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Vigil To Be Held for Clare Gillis

By Heng Shao, Crimson Staff Writer

Friends and family of Clare M. Gillis, a Harvard graduate and freelance reporter who has been held by the Libyan government for over a month, will gather for a candlelight vigil tonight to demand her immediate release.

The vigil is scheduled to take place from 7 p.m. to 8:30 p.m. on the steps of Memorial Church.

On a Facebook page created for the event, 50 people have confirmed attendance as of last night, including the parents of James Foley, another freelance journalist who was detained with Gillis.

Gillis’ parents will be delivering an address at the beginning of the vigil.

Organizers also invited University President Drew G. Faust, faculty members, the media, and senators and congressman who have been advocating for Gillis, according to Jesse C. Howell, a coordinator for the vigil and friend of Gillis’.

Howell said the idea for the vigil was prompted in part by the recent closure of the Turkish Embassy in Libya, which was previously negotiating Gillis and Foley’s release.

Howell also said that personal interactions with Foley’s parents at an event last week made the journalists’ captivity more “real” and “present” and motivated Gillis’ friends to hold the vigil.

“We want to keep Clare on the mind of the media and the public,” Howell said.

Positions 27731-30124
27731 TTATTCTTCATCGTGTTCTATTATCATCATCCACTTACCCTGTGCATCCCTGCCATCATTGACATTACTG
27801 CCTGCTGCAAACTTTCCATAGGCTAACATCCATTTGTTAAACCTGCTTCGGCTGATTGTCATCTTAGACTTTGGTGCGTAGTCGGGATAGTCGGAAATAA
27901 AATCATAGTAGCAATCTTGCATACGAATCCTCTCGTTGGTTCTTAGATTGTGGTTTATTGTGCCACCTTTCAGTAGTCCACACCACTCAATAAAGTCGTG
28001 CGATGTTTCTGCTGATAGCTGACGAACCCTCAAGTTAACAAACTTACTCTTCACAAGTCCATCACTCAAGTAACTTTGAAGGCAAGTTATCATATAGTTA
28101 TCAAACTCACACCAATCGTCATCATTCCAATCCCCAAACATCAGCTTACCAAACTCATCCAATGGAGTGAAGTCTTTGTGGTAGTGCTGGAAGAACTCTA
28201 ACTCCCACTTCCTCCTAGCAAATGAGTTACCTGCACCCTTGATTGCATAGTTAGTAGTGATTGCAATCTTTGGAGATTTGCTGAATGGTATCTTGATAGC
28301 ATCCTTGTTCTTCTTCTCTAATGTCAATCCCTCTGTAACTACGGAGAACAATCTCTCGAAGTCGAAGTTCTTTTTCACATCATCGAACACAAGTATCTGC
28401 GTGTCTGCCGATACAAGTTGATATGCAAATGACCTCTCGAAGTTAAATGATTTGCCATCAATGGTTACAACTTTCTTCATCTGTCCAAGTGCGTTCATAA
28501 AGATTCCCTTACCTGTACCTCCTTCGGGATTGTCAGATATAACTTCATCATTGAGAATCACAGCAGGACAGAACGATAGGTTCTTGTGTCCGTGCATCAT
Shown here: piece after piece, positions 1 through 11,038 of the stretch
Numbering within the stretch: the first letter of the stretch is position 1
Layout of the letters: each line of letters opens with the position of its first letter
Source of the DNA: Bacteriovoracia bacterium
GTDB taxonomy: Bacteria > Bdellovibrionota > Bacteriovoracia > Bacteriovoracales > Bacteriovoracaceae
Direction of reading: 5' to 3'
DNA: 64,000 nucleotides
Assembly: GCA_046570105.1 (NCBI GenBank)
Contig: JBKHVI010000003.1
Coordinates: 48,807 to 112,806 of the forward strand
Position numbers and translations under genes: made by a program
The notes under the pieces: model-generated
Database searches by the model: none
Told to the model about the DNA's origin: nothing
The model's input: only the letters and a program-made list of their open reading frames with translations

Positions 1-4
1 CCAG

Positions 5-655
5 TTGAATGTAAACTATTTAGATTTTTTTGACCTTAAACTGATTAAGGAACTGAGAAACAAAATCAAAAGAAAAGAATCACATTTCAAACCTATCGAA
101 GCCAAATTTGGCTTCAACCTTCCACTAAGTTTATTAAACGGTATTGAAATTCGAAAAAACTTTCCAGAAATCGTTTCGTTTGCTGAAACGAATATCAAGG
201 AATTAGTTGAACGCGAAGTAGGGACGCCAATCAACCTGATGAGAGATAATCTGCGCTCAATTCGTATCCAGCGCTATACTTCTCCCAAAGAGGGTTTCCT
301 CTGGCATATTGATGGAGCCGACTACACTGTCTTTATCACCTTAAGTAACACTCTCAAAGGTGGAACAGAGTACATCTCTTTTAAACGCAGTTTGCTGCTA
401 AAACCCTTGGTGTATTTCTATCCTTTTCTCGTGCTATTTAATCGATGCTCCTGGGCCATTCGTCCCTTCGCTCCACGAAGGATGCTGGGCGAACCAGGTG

“The better we could introduce Clare’s story to people who don’t know her as well as us, the better we could spread the message about her situation in Libya,” Howell said.

“We don’t want [Foley and Gillis’ case] to go by and be forgotten,” said Ece G. Turnator, another organizer of the vigil and a good friend of Gillis’, who expressed concern with the diplomatic situation in Libya.

“Our primary hope is that the U.S. State Department would be successful in securing Clare’s release, but I think ... there is an international interest in Clare as an individual and ... in the freedom of journalists to pursue their work around the world,” Howell said.

“In terms of speculating about the future, we hope that other countries would be able to spread the word about Clare and other people involved as well,” Howell added.

Max Fisher, an associate editor for the international channel of The Atlantic magazine, echoed Howell and Turnator’s call to raise awareness of the situation and to continue to publicly appeal the Libyan government for Gillis and Foley’s release.

He said that The Atlantic has been in communication with NGOs and the State Department and has been coordinating information sharing to make sure that “everyone knows what has been happening and everyone is on the same page.”

—Staff writer Heng Shao can be reached at

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